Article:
Look At the Cover Before Buying the Book: The Sensual Paintings Of Paul Rader
There is a saying that goes: "Don't judge a book by its cover." But there are cases where that saying is hard to apply, especially when we look at paperback books from the 1950s and 1960s, whose covers displayed seductive women in sensual poses. Drawn in by the cover, the reader would dive into a world of espionage, sex, and adventure. The cover image asserted itself, therefore, through its materiality as a showcase for what would be found within the book's pages. To bring this imagery to life, the artist not only needed to represent the human body realistically but also to interpret the book through an engaging image capable of leading potential buyers to envision, before reading, not only the plot of the paperback books but also to live the fantasy that the covers offered. One of the artists who stood out the most in creating covers for paperback books was the American artist Isaac Paul Rader.
Fig.1. Thorn of Evil (1962)
Fig,2, Edith Rader (at age 53) by Paul Rader
Fig.3. Painting for Lady Wrestler by Paul Rader
Fig.4. Cover of Lady Wrestler (1962)
Isaac Paul Rader was born in 1906 in Brooklyn, New York. His mother nicknamed him "Izzy," while his friends called him Isaac, Iz, or Paul. Since Paul Rader's father was a carpenter, his family constantly moved from city to city. In Toledo, Ohio, one of the cities where the family lived, Paul Rader had access to the city's art museum and had paintings chosen to be exhibited at the Art Society Museum in 1920, 1921, 1922, 1923, 1924, and 1930. Afterward, the family would move again, this time to Detroit, as Paul's father had secured a job at Ford. In this city, he became a portrait painter of influential people in the city, such as judges and lawyers. The artist studied in Europe for a year.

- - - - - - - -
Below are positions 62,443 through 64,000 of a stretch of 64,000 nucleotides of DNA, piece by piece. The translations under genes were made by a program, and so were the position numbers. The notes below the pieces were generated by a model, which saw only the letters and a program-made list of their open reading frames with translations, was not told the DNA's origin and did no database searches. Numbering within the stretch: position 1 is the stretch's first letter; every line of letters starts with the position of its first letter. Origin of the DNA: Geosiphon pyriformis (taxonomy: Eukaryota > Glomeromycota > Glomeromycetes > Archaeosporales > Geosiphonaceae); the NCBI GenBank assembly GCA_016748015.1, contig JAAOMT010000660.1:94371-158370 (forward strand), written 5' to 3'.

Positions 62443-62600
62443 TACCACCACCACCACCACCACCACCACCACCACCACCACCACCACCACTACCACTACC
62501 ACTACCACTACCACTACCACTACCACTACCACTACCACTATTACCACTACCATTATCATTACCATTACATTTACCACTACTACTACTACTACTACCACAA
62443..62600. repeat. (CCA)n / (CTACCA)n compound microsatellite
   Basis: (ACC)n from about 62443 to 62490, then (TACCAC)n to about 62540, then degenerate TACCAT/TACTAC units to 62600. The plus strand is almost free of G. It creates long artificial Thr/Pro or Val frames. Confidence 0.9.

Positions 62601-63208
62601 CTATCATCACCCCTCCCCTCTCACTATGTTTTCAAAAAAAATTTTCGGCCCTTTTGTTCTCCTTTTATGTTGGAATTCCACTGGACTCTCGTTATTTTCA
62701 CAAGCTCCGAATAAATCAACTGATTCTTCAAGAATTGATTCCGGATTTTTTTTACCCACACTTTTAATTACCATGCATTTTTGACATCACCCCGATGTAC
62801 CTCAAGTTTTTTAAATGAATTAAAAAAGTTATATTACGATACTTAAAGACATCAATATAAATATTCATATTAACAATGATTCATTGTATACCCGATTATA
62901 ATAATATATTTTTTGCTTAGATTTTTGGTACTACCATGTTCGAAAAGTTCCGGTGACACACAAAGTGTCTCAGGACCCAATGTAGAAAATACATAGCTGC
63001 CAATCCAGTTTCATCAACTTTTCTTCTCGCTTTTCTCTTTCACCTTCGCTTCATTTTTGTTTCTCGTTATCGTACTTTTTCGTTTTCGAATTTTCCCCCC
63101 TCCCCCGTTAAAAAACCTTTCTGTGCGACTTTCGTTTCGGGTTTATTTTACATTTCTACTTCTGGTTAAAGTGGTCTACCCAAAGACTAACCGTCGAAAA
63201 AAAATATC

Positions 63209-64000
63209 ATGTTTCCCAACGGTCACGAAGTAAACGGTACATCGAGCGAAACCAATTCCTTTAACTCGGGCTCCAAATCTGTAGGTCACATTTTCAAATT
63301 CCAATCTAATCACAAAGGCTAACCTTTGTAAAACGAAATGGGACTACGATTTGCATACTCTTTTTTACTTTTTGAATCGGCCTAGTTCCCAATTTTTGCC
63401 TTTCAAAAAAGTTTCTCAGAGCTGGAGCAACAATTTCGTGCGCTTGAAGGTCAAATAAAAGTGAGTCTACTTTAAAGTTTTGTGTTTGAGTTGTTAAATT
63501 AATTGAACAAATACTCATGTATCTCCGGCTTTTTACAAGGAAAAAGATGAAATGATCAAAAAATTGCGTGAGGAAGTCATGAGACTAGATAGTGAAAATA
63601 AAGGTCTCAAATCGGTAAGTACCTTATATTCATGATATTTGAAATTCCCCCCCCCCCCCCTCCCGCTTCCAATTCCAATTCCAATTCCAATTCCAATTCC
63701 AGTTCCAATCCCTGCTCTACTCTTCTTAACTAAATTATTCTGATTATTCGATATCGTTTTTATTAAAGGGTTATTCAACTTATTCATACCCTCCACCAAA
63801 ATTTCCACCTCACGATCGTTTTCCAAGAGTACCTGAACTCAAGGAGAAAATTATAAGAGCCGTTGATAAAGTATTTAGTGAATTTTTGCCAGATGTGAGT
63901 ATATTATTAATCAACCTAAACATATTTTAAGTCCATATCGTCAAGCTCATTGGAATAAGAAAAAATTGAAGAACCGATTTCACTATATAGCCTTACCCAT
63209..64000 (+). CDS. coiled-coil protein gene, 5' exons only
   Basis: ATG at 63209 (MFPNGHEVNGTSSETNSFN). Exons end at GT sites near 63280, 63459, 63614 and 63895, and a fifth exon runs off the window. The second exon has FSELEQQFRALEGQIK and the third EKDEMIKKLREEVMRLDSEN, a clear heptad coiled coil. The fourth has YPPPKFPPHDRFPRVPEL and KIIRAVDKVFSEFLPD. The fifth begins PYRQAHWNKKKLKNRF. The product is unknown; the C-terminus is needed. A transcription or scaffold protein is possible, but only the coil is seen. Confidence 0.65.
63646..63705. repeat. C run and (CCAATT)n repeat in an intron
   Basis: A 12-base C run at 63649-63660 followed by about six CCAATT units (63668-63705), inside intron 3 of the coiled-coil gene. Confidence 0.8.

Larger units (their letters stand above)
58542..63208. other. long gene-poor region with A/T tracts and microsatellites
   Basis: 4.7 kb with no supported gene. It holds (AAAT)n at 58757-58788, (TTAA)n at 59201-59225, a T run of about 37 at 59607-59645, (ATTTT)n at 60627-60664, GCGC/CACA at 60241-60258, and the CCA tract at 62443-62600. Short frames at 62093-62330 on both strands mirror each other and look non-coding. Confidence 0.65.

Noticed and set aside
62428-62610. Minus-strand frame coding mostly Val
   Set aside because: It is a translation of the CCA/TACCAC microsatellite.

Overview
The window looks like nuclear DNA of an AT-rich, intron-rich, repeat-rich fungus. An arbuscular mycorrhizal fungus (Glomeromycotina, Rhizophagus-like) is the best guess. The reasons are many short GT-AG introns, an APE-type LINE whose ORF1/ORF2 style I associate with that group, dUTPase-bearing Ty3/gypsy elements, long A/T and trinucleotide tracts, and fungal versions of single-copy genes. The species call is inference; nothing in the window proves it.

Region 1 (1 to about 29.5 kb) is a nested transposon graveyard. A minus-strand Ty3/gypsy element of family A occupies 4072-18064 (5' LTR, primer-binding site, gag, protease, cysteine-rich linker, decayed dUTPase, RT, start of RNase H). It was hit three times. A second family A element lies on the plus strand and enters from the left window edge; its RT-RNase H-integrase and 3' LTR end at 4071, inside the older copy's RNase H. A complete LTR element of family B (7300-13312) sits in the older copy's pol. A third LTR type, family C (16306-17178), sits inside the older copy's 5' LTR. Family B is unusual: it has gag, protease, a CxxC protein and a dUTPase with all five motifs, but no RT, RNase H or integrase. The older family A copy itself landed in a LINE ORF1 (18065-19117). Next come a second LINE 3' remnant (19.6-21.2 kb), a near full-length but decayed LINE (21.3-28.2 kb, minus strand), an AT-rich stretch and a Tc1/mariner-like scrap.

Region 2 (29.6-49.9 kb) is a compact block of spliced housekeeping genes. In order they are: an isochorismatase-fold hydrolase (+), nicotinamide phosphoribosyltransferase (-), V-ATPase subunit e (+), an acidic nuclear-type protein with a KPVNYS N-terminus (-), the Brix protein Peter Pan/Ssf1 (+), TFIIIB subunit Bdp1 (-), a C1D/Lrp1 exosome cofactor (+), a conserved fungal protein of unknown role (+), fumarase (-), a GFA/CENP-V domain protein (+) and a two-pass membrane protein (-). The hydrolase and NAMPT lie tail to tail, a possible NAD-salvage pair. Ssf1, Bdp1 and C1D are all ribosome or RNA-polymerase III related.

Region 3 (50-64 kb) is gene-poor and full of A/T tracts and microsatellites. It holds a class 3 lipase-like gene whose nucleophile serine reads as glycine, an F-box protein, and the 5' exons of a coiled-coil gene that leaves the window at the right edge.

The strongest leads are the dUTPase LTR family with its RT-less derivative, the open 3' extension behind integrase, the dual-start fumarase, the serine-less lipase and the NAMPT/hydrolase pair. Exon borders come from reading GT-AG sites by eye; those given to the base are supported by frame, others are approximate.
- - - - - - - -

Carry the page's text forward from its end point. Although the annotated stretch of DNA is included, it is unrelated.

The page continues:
Fig.5. No Way Back (1963)
In 1931, Paul Rader married. Since his wife was from a Philadelphia family, they moved there, where Paul set up his studio. They divorced in 1940. After the divorce, Paul moved to New York, where he met and married Edith in Manhattan in 1942. Until the end of the war in 1945, he worked as a welder at Citizen's Prep. After the war, Paul Rader returned to work as an artist, standing out as an illustrator for commercials and magazines such as Sharp & Doane Drugs, General Electric, Lovable Bras, AMERICAN WEEKLY, REDBOOK, and FAMILY CIRCLE.
Fig.9. Miss Dream Girl (1965)
Fig.10. Ask Me No Questions (1965) by Paul Rader
Paul Rader was represented by Lawrence Studios, but later decided to switch to Balcourt Art Service in 1957. With this change, he began to create illustrations for men's magazines like SWANK and BACHELOR, as well as covers for Gold Medal, Ace, Pyramid, Berkley. The artist then crafted a variety of covers focusing on themes such as "Westerns," "science fiction," or "sexy," which enabled the books and magazines to reach as many readers as possible. It was through this diversity of themes that Paul Rader achieved success at Midwood publisher. He produced hundreds of paintings that were used on the covers of books from this publisher, which are now eagerly sought after by collectors.
Fig.11. Girls Dormitory (1963)
Fig.12. Private Chauffeur (1962)
In the extended Premium edition you'll discover more on Rader's influences, his favorite model, his notebooks, and 57 additional pics of his alluring cover art.